Faith, A Lesson of History

Chilean writer, Isabel Allende (most famous for her novel The House of the Spirits) in her memoir, Paula, tells the story of her extraordinary life to her daughter Paula, as she lay in a porphrya-induced coma from which she would never awaken. I read Paula more than 15 years ago and yet a passage, a series of sentiments, recorded on page 23 have never left me, and they come back to me now more powerfully than ever. Allende tells her daughter of her past — a thing she calls her “innermost garden, a place not even my most intimate lover has glimpsed.” “Take it, Paula,” she tells her, “perhaps it will be of some use to you, because I fear that yours no longer exists, lost somewhere during your long sleep — and no one can live without memories.”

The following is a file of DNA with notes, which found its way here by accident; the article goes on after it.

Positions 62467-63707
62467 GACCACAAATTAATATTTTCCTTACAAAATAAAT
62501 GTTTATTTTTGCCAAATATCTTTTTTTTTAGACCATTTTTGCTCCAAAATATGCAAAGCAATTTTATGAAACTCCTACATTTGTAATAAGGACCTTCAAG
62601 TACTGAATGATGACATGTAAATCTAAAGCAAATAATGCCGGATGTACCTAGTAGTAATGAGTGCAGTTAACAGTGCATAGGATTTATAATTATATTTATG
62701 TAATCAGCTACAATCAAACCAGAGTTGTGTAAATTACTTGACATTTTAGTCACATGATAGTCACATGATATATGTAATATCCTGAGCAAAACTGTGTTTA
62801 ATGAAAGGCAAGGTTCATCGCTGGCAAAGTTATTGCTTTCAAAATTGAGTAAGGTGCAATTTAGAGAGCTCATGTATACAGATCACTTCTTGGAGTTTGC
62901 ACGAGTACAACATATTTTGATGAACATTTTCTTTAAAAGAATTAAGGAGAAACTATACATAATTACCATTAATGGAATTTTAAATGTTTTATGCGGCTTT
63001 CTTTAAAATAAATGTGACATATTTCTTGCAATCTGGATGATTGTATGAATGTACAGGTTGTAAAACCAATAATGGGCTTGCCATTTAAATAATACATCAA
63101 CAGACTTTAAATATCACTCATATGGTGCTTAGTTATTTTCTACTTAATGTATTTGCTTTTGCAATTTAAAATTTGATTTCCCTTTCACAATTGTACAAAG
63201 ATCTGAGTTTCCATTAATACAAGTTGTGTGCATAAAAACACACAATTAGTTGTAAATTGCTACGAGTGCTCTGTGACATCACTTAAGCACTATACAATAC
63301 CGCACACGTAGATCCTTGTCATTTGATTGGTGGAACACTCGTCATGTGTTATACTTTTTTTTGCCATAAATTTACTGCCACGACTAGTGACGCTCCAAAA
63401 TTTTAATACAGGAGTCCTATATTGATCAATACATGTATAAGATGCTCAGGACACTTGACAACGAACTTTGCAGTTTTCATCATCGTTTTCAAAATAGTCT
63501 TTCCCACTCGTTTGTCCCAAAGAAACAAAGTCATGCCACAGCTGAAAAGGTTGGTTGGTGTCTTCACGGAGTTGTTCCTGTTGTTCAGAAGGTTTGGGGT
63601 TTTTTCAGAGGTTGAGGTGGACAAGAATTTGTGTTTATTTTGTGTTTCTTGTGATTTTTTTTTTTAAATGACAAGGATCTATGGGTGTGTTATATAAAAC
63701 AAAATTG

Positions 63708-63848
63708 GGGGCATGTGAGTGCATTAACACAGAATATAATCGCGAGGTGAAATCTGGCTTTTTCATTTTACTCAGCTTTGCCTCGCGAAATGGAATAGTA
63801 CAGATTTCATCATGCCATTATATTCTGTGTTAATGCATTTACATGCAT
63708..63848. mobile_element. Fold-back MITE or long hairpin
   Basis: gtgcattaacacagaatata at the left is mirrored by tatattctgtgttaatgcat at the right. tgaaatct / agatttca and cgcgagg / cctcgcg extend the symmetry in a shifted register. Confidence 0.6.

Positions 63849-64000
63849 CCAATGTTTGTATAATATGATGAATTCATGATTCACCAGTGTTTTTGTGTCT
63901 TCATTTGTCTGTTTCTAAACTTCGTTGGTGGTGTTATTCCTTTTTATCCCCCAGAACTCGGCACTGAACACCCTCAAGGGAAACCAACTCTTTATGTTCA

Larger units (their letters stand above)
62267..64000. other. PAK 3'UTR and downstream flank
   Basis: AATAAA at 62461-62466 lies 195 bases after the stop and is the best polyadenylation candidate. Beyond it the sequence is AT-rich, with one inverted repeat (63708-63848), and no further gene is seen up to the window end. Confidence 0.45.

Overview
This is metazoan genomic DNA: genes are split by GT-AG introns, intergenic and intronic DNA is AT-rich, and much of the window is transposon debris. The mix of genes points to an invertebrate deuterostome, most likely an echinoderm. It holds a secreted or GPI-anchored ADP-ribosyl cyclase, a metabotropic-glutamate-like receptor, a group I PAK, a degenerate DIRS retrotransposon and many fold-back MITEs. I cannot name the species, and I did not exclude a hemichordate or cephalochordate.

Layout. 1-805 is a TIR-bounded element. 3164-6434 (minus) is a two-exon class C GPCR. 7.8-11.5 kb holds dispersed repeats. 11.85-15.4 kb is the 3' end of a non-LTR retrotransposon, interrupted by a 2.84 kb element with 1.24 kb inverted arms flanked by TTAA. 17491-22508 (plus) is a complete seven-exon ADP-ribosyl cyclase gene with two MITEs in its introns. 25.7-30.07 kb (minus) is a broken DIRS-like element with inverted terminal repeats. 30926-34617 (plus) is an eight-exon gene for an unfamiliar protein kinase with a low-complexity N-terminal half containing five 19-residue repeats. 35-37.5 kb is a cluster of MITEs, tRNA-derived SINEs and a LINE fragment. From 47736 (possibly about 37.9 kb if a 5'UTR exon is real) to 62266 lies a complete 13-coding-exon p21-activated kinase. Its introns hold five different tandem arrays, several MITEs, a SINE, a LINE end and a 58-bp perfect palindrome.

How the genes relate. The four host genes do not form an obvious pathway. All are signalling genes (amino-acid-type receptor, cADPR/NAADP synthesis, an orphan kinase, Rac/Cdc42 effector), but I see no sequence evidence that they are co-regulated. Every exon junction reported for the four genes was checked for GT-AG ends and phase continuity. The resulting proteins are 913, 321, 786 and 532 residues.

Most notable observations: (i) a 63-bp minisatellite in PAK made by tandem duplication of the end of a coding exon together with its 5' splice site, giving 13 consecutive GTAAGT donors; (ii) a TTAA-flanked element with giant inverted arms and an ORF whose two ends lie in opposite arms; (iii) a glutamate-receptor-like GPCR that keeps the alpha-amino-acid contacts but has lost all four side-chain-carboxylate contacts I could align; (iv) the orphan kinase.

I am a lover of memories, of the past, of history. I majored in history in college, studying American, Chinese, European, African, social, economic, political and cultural history. I find fascinating how some unique, charismatic figures, like Jesus Christ and Chairman Mao, and revolutionary innovators, like Thomas Edison and Steve Jobs altered the course of human history. The rest of us are merely swept along by the tide of events set in motion by others, past and present, and by events that are brought about by non-man-made forces (i.e., depending on one’s religious and philosophical views, God, Mother Nature or the randomness of the universe that brings about things like natural disasters and illness), forces that are entirely beyond our control. It is the stories of the rest of us that I find most intriguing and valuable — the story of the black Caribbean woman who fled her abusive husband for a New York City shelter with her three children, the tale of how an American World War II POW survived months alone drifting at sea and then years of torture by the Japanese, the saga of the incredible will to live of members of a Uruguayan rugby team whose plane crashed into the Andes in 1972, the unlikely story of one woman’s ability to live 15 years after being diagnosed with metastatic colon cancer. There are so many stories. Indeed, the truth that has been lived by our fellow human beings is much more inspiring than any fictitious yarn woven by the greatest storytellers.